U.S. companies and others doing business in countries such as China and India have until Feb. 7 to tell the Trump administration whether those countries provide sufficient protections for intellectual property (IP).
The Office of the U.S. Trade Representative is asking for public comment to help prepare its annual Special 301 Review, scheduled to be released on or about April 26. The interagency Trade Policy Staff Committee Special 301 Subcommittee will hold a public hearing Feb. 27.
Companies and other IP rights holders suffer significant financial losses each year due to violation of intellectual property rights. The notice comes amid a 90-day truce in the trade war between the U.S. and China, which Washington has flagged as a flagrant violator of IP rights.
Submissions proposing countries for IP review “should include data, loss estimates, and other information regarding the economic impact on the United States, U.S. industry, and the U.S. workforce caused by the denial of adequate and effective intellectual property protection,” USTR said in a notice to be published in the Dec. 28 Federal Register.
The 2018 report flagged China and India for many issues. Washington said it wanted Beijing to provide effective protection against unfair commercial use and unauthorized disclosure of test or other data “generated to obtain marketing approval for pharmaceutical products.”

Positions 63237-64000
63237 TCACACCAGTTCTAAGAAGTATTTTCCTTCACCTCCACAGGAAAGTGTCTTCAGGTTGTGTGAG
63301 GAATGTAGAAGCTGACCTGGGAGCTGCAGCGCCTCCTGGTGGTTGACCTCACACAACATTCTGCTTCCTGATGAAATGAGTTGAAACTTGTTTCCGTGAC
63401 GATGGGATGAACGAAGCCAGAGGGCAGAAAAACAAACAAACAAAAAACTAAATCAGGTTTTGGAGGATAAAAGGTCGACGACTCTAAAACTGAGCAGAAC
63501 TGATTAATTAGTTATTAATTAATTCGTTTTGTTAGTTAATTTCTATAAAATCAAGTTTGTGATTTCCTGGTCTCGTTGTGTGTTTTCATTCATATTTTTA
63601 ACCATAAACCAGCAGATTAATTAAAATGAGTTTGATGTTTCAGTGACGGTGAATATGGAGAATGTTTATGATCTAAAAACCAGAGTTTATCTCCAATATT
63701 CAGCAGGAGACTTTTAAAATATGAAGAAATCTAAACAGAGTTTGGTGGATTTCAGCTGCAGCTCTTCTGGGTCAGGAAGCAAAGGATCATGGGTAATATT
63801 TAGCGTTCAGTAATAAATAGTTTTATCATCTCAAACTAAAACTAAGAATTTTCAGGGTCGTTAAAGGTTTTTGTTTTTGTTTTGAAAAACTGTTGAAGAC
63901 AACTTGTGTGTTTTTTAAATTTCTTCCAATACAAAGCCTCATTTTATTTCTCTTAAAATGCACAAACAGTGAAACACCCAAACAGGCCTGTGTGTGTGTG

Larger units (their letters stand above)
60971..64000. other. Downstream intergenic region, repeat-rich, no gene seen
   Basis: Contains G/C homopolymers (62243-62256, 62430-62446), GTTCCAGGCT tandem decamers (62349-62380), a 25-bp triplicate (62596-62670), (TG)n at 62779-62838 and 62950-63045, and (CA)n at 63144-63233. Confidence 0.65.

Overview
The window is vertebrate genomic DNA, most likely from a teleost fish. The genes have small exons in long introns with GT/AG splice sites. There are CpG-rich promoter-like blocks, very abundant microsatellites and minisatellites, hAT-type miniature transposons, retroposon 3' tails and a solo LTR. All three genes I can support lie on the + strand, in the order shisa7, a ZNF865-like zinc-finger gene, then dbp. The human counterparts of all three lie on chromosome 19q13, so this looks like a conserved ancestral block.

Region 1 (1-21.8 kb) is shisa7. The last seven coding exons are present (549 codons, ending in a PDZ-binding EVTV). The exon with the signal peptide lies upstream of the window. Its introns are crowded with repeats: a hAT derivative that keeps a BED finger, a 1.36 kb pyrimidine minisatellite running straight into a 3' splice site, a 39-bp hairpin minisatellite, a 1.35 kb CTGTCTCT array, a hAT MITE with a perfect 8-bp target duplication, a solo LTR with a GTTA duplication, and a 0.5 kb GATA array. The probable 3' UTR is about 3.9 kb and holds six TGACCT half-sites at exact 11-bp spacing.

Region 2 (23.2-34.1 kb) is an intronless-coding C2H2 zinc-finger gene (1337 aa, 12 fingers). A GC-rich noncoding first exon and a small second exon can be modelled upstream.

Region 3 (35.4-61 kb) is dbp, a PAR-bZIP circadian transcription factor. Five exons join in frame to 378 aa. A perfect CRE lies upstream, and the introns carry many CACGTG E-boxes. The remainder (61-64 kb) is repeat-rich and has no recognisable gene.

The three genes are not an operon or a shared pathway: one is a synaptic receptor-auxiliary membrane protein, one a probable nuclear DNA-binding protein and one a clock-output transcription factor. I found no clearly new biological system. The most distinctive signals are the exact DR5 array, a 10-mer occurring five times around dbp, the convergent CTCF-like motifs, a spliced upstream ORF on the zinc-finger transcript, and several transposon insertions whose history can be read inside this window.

In the Special 301 Review, USTR designates as “priority foreign countries” those with most egregious acts, policies, or practices on intellectual property. These countries may face U.S. trade sanctions.
Less egregious violators are placed the priority watch list or watch list for increased scrutiny and engagement. Placement on the watch lists indicates problems on IP protection, enforcement, or market access for people relying on intellectual property protection.
Written submissions from the public are a key source of information for the review process, USTR said. Comments and hearing statements from businesses and others are due to USTR by Feb. 7. Foreign governments have until Feb. 21 to submit their written comments.